The Telegraph
Since 1st March, 1999
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America awaits Mayavati encounter

Washington, May 23: Americans, used to the erudition of Sarvapalli Radhakrishnan, the proud arrogance of Indira Gandhi and the resolute calm of Atal Bihari Vajpayee, will have what promises to be a memorable encounter of a different kind with an Indian leader next month.

Mayavati, the volatile and unpredictable chief minister of Uttar Pradesh, is visiting the US shortly.

The Bahujan Samajwadi Party leader, whose rags-to-power story is certain to captivate the US media during her tour, will be the star attraction at the 28th annual meeting of the US-India Business Council in New York on June 2.

She will share the forum with another chief minister who will be a perfect foil for Mayavati: “Raja” Digvijay Singh of Madhya Pradesh.

The council’s annual meeting is a crucial networking and substantive event for businessmen here with an interest in India. Celebrity attendance from India is booked for the meeting at least a year in advance.

The chief minister of Punjab, Amarinder Singh, has already been invited as the keynote speaker for the council’s annual meeting in the summer of 2004.

Mayavati’s participation has already generated such hype in American business circles that she will be featured in the very first event of the one-day conference.

The organisers have scheduled a special “networking breakfast” for American CEOs on June 2 at which Mayavati will be the chief guest.

She will also be the “special guest” at an evening reception being planned by the organisers at the conclusion of the conference.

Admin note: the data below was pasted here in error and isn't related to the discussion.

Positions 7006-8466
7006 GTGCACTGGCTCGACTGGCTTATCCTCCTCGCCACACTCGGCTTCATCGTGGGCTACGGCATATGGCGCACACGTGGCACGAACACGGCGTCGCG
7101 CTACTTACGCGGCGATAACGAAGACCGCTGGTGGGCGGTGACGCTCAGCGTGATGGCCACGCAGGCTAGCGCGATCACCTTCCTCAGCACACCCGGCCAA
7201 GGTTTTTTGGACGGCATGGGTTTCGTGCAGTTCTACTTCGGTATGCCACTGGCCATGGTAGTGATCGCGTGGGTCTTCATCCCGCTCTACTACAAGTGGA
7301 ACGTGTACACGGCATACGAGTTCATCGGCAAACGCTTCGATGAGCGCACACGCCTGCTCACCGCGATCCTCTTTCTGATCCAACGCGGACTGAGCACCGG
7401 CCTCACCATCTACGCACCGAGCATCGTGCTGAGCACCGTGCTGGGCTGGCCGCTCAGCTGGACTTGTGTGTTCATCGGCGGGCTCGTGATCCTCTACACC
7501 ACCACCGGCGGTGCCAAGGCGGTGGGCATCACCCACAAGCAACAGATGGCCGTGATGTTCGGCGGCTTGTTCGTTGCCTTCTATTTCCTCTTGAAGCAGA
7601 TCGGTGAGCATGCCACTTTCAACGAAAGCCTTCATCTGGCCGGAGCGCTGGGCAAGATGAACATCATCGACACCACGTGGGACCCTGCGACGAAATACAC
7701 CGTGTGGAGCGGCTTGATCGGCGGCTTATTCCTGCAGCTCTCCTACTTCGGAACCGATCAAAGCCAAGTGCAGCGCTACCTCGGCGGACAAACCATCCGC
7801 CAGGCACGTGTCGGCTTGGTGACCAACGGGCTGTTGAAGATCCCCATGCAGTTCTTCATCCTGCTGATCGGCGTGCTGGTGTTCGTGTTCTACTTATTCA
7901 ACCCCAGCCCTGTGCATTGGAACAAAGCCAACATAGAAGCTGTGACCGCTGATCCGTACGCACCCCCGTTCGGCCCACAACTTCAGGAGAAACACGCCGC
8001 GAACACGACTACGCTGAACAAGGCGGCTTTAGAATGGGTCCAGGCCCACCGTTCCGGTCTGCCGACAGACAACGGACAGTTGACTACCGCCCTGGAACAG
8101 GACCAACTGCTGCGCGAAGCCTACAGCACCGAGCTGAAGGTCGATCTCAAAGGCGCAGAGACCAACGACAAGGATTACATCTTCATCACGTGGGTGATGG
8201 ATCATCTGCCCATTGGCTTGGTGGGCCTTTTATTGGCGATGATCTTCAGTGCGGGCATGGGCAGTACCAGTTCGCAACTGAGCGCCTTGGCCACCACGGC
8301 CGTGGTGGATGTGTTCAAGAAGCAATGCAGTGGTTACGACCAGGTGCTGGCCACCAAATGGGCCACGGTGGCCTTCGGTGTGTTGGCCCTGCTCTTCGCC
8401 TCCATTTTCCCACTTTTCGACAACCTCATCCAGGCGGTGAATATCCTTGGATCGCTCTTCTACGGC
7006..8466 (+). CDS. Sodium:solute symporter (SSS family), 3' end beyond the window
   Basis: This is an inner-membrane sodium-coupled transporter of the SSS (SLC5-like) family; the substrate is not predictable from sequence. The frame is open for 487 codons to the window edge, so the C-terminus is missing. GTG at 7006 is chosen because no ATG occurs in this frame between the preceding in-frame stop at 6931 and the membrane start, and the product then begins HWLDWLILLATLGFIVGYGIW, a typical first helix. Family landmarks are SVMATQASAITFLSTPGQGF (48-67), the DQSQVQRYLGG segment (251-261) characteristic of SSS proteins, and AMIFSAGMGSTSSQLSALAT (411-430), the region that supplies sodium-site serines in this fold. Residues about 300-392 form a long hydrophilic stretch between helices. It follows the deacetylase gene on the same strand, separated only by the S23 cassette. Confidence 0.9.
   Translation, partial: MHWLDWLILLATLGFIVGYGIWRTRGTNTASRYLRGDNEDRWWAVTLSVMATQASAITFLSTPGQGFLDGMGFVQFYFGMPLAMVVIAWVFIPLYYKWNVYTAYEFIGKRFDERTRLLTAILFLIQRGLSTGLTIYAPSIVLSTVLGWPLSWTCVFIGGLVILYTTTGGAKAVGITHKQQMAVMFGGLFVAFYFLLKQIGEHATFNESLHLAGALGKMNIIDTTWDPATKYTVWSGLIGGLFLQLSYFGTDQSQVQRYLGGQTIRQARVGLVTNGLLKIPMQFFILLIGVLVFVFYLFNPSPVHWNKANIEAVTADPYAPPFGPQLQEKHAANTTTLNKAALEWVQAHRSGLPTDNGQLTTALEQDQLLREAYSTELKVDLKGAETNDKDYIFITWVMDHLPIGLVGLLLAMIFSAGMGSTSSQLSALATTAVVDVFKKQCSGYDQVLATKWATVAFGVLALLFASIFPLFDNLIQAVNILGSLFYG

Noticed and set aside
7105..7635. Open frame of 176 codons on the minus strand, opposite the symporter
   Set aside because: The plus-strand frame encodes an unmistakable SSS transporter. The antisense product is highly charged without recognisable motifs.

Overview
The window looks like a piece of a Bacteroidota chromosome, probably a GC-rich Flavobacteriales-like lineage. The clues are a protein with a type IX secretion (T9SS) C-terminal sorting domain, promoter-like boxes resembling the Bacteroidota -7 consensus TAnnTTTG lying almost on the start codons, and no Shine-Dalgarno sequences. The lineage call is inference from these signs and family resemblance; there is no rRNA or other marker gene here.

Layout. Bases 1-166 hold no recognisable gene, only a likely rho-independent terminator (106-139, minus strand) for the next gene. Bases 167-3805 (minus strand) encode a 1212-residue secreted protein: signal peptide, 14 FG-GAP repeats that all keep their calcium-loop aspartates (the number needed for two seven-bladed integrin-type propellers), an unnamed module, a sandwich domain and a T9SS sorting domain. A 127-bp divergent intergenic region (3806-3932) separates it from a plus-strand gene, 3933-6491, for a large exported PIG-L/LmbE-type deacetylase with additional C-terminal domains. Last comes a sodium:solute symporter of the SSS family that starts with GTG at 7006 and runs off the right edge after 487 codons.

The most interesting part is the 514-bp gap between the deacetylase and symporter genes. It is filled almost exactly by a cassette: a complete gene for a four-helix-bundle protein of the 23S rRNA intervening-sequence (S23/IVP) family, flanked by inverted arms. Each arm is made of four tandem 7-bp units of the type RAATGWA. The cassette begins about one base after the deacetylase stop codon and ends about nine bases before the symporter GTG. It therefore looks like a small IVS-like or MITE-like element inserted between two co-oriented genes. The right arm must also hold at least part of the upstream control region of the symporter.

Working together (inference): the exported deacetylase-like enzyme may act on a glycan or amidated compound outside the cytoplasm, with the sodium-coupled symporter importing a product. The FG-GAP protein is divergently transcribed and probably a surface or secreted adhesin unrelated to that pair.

Mayavati will also “greet” the delegates at the inaugural session along with A.C. Muthiah, president of the Federation of Indian Chambers of Commerce and Industry (Ficci) and possibly Congressman Joseph Crowley, co-chair of the India Caucus on Capitol Hill.

Other than the chief minister of Madhya Pradesh, the conference will hear Robert Blackwill, the outgoing US envoy to India, his counterpart here, Lalit Mansingh, Kenneth Juster, the under-secretary in the US department of commerce who is streamlining high-technology exports to India, and Amit Mitra, Ficci’s secretary general.

Businessmen here are heartened that the initiative for Mayavati’s participation in the council event came from the chief minister herself.

It is understood that Mayavati told some Americans interested in doing business in India that she would like to project Uttar Pradesh’s potential and opportunities at the June 2 conference.

This was immediately welcomed by the council, which has long recognised the state’s potential, but has been besieged by initiatives from states more active in economic reform and globalisation.

If all goes well, Mayavati’s US visit may become a turning point in attracting foreigners to Uttar Pradesh, quite unlike Laloo Prasad Yadav’s visits abroad a few years ago to attract overseas investment to Bihar.

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